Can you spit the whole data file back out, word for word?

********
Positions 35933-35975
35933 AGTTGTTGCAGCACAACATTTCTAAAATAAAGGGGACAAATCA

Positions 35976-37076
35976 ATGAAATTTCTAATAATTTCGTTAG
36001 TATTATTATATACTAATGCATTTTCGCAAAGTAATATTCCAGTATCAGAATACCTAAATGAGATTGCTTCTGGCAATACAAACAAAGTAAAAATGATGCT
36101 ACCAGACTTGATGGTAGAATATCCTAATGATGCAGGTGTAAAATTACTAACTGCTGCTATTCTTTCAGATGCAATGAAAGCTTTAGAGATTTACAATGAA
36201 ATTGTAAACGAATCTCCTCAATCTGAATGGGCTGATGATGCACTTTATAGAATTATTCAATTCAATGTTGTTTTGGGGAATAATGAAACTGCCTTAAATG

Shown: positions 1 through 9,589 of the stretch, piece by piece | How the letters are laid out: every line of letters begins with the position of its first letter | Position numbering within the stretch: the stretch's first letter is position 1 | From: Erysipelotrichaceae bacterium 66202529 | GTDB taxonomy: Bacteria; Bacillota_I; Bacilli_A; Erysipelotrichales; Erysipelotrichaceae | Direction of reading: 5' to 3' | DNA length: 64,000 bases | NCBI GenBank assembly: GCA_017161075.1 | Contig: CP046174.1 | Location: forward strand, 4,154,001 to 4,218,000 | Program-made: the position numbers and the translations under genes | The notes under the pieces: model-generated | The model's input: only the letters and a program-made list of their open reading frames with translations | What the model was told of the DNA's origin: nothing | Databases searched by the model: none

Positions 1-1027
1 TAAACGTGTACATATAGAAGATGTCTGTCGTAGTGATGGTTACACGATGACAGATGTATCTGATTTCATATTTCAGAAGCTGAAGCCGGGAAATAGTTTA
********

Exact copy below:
Positions 35933-35975
35933 AGTTGTTGCAGCACAACATTTCTAAAATAAAGGGGACAAATCA

Positions 35976-37076
35976 ATGAAATTTCTAATAATTTCGTTAG
36001 TATTATTATATACTAATGCATTTTCGCAAAGTAATATTCCAGTATCAGAATACCTAAATGAGATTGCTTCTGGCAATACAAACAAAGTAAAAATGATGCT
36101 ACCAGACTTGATGGTAGAATATCCTAATGATGCAGGTGTAAAATTACTAACTGCTGCTATTCTTTCAGATGCAATGAAAGCTTTAGAGATTTACAATGAA
36201 ATTGTAAACGAATCTCCTCAATCTGAATGGGCTGATGATGCACTTTATAGAATTATTCAATTCAATGTTGTTTTGGGGAATAATGAAACTGCCTTAAATG

Shown: positions 1 through 9,589 of the stretch, piece by piece | How the letters are laid out: every line of letters begins with the position of its first letter | Position numbering within the stretch: the stretch's first letter is position 1 | From: Erysipelotrichaceae bacterium 66202529 | GTDB taxonomy: Bacteria; Bacillota_I; Bacilli_A; Erysipelotrichales; Erysipelotrichaceae | Direction of reading: 5' to 3' | DNA length: 64,000 bases | NCBI GenBank assembly: GCA_017161075.1 | Contig: CP046174.1 | Location: forward strand, 4,154,001 to 4,218,000 | Program-made: the position numbers and the translations under genes | The notes under the pieces: model-generated | The model's input: only the letters and a program-made list of their open reading frames with translations | What the model was told of the DNA's origin: nothing | Databases searched by the model: none

Positions 1-1027
1 TAAACGTGTACATATAGAAGATGTCTGTCGTAGTGATGGTTACACGATGACAGATGTATCTGATTTCATATTTCAGAAGCTGAAGCCGGGAAATAGTTTA